A Little Southeastern tour de Sandstone

Easter weekend had quite a variety of forecasts, which we checked several times a day earlier in the week before deciding our chances were best to stay south. Yet again, we changed our plans thinking it would rain and the clouds did not let loose on Thursday. Nonetheless, we had a lazy morning and headed to Atlanta to see Phil's folks and check out the phenomenon known as Stone Summit.

If you haven't already heard of this climbing wonderland/ biggest gym in the southeast, it is well worth a trip. But, ask Phil about whether or not it is a good place to stop at the BEGINNING of a climbing weekend! It is hard to resist thoroughly trashing your forearms on the plethora of steepness, especially coming from the land of slab climbing.

Friday we again planned on rain, which never really happened. Still, we headed to Little River Canyon with what cryptic directions we could find. This little corner of Alabama is bigger and more beautiful than anticipated, and the steep sport climbing will keep those forearms crying. The area was absolutely covered in poison ivy and we saw a copperhead as big as my forearms, but still had a blast before heading north to Tennessee since there is no camping at LRC and the crag is pretty dog-unfriendly.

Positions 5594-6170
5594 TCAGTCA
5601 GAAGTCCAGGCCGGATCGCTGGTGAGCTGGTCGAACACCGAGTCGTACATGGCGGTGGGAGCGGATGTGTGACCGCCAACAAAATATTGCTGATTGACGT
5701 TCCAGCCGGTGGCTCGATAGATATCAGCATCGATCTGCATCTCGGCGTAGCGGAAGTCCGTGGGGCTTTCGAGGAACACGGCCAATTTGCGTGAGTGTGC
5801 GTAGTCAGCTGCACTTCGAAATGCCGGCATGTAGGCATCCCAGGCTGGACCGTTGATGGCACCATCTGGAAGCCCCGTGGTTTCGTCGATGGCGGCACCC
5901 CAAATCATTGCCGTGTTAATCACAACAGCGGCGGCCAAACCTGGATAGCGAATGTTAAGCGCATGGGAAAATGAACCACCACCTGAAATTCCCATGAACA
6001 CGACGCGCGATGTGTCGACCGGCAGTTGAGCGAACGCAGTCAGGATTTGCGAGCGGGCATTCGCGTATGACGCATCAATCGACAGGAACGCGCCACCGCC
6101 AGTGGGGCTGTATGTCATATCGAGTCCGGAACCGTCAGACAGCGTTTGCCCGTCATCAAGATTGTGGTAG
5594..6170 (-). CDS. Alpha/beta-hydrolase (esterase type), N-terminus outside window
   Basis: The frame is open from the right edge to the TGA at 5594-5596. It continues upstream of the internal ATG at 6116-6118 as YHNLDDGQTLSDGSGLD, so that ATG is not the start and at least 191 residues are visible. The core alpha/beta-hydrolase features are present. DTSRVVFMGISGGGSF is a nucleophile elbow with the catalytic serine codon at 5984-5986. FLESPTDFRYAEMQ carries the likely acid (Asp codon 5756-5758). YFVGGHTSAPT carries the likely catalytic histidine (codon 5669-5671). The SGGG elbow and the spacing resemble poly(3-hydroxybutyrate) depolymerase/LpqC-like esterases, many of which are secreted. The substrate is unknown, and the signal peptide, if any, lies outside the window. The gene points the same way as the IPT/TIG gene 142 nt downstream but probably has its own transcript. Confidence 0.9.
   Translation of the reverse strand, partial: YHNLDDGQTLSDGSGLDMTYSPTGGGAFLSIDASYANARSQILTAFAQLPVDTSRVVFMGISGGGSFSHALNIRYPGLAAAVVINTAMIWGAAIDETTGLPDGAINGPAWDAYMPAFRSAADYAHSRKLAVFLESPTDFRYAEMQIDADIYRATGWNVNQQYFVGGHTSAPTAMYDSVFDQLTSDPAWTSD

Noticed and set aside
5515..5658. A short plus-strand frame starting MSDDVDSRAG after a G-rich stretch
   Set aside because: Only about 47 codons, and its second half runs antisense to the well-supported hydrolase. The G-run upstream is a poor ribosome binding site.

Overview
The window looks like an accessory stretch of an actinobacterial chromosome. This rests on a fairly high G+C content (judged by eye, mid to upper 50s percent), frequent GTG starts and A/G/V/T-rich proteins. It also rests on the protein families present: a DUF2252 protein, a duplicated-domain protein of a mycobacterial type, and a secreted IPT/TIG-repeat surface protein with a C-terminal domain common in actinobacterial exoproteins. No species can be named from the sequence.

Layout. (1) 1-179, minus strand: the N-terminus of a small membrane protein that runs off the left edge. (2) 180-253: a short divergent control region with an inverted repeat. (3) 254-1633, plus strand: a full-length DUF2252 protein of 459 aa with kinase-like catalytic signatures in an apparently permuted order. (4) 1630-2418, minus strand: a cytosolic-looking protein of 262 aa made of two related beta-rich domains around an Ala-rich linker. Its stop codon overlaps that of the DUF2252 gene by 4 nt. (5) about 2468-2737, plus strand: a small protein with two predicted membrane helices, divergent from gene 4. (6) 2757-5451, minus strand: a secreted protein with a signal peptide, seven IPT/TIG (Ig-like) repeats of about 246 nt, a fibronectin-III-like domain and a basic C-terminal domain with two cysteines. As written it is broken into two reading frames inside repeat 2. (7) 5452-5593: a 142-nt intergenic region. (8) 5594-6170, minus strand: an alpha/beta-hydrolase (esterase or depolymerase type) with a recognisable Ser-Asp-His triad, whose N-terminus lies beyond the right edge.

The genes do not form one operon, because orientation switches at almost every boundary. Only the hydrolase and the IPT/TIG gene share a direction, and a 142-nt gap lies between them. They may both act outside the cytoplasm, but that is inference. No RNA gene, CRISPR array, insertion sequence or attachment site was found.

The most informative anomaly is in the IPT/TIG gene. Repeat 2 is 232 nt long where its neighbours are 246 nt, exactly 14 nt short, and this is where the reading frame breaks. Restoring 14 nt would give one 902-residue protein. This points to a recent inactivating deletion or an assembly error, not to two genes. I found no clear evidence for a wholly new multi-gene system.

Foster Falls is a great place to cure the itch for clipping bolts, but this time of year, watch out- because that itch might also be a tick parachuting onto your head. They were a formidable army, but the camping is still very nice at Fosters and the park is extremely well maintained. More fun climbing and more copious amounts of poison ivy greeted us Saturday.

By Sunday, which was of course predicted to be the best weather day, we were back in Atlanta for Easter festivities, stuffing our faces and trying to look clean. The weekend was a great cure for our (sometimes rare) sport climbing itch, and a reminder that the southeast has so many climbing treasures!

Climb Globally, Shop Locally
Looking Glass Outfitters
69 Hendersonville Hwy
Pisgah Forest, NC 28768

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